For decades scientists have been puzzled by the formation of rare hyper-enriched gold deposits in places like Ballarat in Australia, Serra Palada in Brazil, and Red Lake in Ontario. While such deposits typically form over tens to hundreds of thousands of years, these ultrahigh grade deposits can form in years, month, or even days. So how do they form so quickly?
Studying examples of these deposits from Pretium Resources’ (TSX: PVG; NYSE: PVG) Brucejack gold mine in northwestern British Columbia, McGill professor Anthony Williams-Jones of the Department of Earth and Planetary Sciences and PhD student Duncan McLeish have discovered that these gold deposits form much like soured milk. When milk goes sour, the butterfat particles clump together to form a jelly.
The researchers believe they have solved the paradox of how quickly bonanza grade deposits can form. For a century geologists thought there was not enough time to epithermal deposits to reach such high grades, but they do. With very low gold content in the migrating hot water, it should take millions of years to concentrate a single centimetre-wide crack with gold. However, such veins are known to grow in days, months or years.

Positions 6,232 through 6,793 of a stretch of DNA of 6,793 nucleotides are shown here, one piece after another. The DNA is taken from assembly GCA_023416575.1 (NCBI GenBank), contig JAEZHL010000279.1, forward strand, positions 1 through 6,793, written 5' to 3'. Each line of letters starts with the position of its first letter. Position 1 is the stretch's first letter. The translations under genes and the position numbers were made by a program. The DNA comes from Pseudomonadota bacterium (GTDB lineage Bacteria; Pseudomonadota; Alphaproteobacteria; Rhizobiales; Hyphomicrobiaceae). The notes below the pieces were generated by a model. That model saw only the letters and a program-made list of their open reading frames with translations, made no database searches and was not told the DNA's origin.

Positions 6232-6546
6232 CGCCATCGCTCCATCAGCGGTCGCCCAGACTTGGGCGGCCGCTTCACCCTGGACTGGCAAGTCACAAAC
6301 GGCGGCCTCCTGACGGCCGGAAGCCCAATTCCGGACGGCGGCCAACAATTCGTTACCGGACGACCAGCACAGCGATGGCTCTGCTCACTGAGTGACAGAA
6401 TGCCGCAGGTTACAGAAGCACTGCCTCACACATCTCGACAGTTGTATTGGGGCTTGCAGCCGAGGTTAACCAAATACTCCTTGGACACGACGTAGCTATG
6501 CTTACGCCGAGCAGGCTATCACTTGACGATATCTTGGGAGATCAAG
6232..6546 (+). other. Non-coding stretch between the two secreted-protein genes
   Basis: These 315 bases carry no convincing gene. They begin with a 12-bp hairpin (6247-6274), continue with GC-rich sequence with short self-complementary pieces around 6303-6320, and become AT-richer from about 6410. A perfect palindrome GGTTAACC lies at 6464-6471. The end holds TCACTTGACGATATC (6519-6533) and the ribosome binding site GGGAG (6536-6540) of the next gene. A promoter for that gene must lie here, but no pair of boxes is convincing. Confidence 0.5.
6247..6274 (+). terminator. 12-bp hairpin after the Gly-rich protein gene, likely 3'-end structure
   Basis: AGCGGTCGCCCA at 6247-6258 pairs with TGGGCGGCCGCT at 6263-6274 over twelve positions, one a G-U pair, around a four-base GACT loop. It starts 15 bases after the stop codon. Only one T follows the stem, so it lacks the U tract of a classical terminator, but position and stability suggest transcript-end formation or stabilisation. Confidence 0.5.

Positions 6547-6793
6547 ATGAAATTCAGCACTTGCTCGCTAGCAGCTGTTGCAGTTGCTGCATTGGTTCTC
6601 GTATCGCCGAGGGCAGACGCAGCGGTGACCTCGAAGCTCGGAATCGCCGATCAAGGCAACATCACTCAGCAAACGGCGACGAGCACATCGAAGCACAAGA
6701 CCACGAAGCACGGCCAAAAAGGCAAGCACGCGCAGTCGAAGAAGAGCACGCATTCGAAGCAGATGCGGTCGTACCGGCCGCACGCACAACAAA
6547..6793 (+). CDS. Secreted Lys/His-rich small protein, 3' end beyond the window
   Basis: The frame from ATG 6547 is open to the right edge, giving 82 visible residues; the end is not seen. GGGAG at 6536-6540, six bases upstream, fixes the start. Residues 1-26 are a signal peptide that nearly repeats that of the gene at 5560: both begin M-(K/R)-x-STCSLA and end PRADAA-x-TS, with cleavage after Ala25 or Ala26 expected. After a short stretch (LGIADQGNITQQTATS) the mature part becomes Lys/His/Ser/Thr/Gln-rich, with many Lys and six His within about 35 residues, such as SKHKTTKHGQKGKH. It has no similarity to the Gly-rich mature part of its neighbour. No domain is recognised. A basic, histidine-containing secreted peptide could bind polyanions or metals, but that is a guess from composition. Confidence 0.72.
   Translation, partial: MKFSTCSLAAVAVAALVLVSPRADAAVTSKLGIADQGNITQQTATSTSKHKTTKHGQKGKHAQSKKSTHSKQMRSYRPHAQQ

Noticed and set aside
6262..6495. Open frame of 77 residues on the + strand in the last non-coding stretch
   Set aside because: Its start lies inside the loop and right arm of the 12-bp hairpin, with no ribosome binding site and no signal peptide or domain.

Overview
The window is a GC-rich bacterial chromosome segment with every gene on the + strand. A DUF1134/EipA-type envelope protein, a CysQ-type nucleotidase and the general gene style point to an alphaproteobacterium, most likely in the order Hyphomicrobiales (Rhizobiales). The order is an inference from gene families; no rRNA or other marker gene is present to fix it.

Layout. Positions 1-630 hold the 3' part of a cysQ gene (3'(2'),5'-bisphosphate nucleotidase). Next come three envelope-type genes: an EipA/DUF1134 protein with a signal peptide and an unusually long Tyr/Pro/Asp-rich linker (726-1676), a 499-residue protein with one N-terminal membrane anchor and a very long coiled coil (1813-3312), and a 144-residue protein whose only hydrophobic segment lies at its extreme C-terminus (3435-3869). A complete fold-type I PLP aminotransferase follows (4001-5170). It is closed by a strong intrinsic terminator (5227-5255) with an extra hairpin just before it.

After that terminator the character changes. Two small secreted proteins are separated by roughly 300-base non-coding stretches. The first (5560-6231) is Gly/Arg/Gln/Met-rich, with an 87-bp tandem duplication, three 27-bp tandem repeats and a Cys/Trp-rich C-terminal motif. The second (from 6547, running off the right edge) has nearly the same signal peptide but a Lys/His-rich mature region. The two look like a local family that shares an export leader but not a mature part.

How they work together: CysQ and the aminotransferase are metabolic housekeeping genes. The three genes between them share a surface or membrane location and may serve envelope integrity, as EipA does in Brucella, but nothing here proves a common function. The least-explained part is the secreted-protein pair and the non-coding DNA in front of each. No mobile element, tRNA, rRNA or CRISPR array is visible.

Williams-Jones and McLeish used an electron microscope to produce the first evidence for gold colloid formation and flocculation in nature on a nano-scale. They then scaled up the images by integrating millions of the nano-veins to reveal how bonanza veins are formed.
Their findings will help geologists improve their understanding of how such deposits form and help them develop more effective ways of finding them.
The article was published in Proceedings of the National Academy of Sciences.